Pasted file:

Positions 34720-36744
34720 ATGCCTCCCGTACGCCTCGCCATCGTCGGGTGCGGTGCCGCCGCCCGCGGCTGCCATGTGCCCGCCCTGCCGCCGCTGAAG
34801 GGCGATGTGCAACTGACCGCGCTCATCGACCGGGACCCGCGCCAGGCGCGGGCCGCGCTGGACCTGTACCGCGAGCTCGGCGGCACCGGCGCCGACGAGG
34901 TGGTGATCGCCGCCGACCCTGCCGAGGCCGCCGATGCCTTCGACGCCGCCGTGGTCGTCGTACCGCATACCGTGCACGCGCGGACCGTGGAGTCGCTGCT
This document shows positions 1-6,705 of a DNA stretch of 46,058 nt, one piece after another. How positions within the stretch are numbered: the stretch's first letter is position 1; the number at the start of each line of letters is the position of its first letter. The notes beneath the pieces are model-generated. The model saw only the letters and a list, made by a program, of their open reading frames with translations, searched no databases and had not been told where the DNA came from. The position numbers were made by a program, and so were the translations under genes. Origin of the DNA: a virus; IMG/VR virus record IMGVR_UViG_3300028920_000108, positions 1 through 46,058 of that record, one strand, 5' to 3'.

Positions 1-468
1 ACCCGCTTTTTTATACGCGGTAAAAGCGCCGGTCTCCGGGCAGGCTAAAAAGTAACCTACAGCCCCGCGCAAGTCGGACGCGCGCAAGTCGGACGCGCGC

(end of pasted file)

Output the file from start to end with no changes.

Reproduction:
Positions 34720-36744
34720 ATGCCTCCCGTACGCCTCGCCATCGTCGGGTGCGGTGCCGCCGCCCGCGGCTGCCATGTGCCCGCCCTGCCGCCGCTGAAG
34801 GGCGATGTGCAACTGACCGCGCTCATCGACCGGGACCCGCGCCAGGCGCGGGCCGCGCTGGACCTGTACCGCGAGCTCGGCGGCACCGGCGCCGACGAGG
34901 TGGTGATCGCCGCCGACCCTGCCGAGGCCGCCGATGCCTTCGACGCCGCCGTGGTCGTCGTACCGCATACCGTGCACGCGCGGACCGTGGAGTCGCTGCT
This document shows positions 1-6,705 of a DNA stretch of 46,058 nt, one piece after another. How positions within the stretch are numbered: the stretch's first letter is position 1; the number at the start of each line of letters is the position of its first letter. The notes beneath the pieces are model-generated. The model saw only the letters and a list, made by a program, of their open reading frames with translations, searched no databases and had not been told where the DNA came from. The position numbers were made by a program, and so were the translations under genes. Origin of the DNA: a virus; IMG/VR virus record IMGVR_UViG_3300028920_000108, positions 1 through 46,058 of that record, one strand, 5' to 3'.

Positions 1-468
1 ACCCGCTTTTTTATACGCGGTAAAAGCGCCGGTCTCCGGGCAGGCTAAAAAGTAACCTACAGCCCCGCGCAAGTCGGACGCGCGCAAGTCGGACGCGCGC